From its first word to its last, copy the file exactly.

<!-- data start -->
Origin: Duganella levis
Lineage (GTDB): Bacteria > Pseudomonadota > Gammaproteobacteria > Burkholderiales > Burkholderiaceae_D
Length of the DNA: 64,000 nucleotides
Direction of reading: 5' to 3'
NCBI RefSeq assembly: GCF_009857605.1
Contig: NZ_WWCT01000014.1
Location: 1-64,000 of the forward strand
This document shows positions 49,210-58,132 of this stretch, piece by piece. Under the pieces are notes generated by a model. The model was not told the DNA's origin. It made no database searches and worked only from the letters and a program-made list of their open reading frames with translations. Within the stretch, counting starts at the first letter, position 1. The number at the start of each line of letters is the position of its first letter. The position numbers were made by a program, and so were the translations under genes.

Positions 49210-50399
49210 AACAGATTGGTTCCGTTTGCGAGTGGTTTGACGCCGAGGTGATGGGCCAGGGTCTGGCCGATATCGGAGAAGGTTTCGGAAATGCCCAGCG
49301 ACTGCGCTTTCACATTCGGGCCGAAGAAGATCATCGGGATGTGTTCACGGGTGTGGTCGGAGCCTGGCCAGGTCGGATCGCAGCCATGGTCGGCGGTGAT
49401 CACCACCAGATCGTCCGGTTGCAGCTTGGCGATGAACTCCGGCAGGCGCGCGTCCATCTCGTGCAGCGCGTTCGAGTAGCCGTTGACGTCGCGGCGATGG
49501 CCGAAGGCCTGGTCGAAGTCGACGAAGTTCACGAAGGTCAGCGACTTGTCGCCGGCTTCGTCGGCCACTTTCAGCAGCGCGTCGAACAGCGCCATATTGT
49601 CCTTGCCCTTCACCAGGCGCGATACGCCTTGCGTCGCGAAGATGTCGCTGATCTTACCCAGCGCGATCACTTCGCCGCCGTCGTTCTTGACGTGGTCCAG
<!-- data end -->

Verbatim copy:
Origin: Duganella levis
Lineage (GTDB): Bacteria > Pseudomonadota > Gammaproteobacteria > Burkholderiales > Burkholderiaceae_D
Length of the DNA: 64,000 nucleotides
Direction of reading: 5' to 3'
NCBI RefSeq assembly: GCF_009857605.1
Contig: NZ_WWCT01000014.1
Location: 1-64,000 of the forward strand
This document shows positions 49,210-58,132 of this stretch, piece by piece. Under the pieces are notes generated by a model. The model was not told the DNA's origin. It made no database searches and worked only from the letters and a program-made list of their open reading frames with translations. Within the stretch, counting starts at the first letter, position 1. The number at the start of each line of letters is the position of its first letter. The position numbers were made by a program, and so were the translations under genes.

Positions 49210-50399
49210 AACAGATTGGTTCCGTTTGCGAGTGGTTTGACGCCGAGGTGATGGGCCAGGGTCTGGCCGATATCGGAGAAGGTTTCGGAAATGCCCAGCG
49301 ACTGCGCTTTCACATTCGGGCCGAAGAAGATCATCGGGATGTGTTCACGGGTGTGGTCGGAGCCTGGCCAGGTCGGATCGCAGCCATGGTCGGCGGTGAT
49401 CACCACCAGATCGTCCGGTTGCAGCTTGGCGATGAACTCCGGCAGGCGCGCGTCCATCTCGTGCAGCGCGTTCGAGTAGCCGTTGACGTCGCGGCGATGG
49501 CCGAAGGCCTGGTCGAAGTCGACGAAGTTCACGAAGGTCAGCGACTTGTCGCCGGCTTCGTCGGCCACTTTCAGCAGCGCGTCGAACAGCGCCATATTGT
49601 CCTTGCCCTTCACCAGGCGCGATACGCCTTGCGTCGCGAAGATGTCGCTGATCTTACCCAGCGCGATCACTTCGCCGCCGTCGTTCTTGACGTGGTCCAG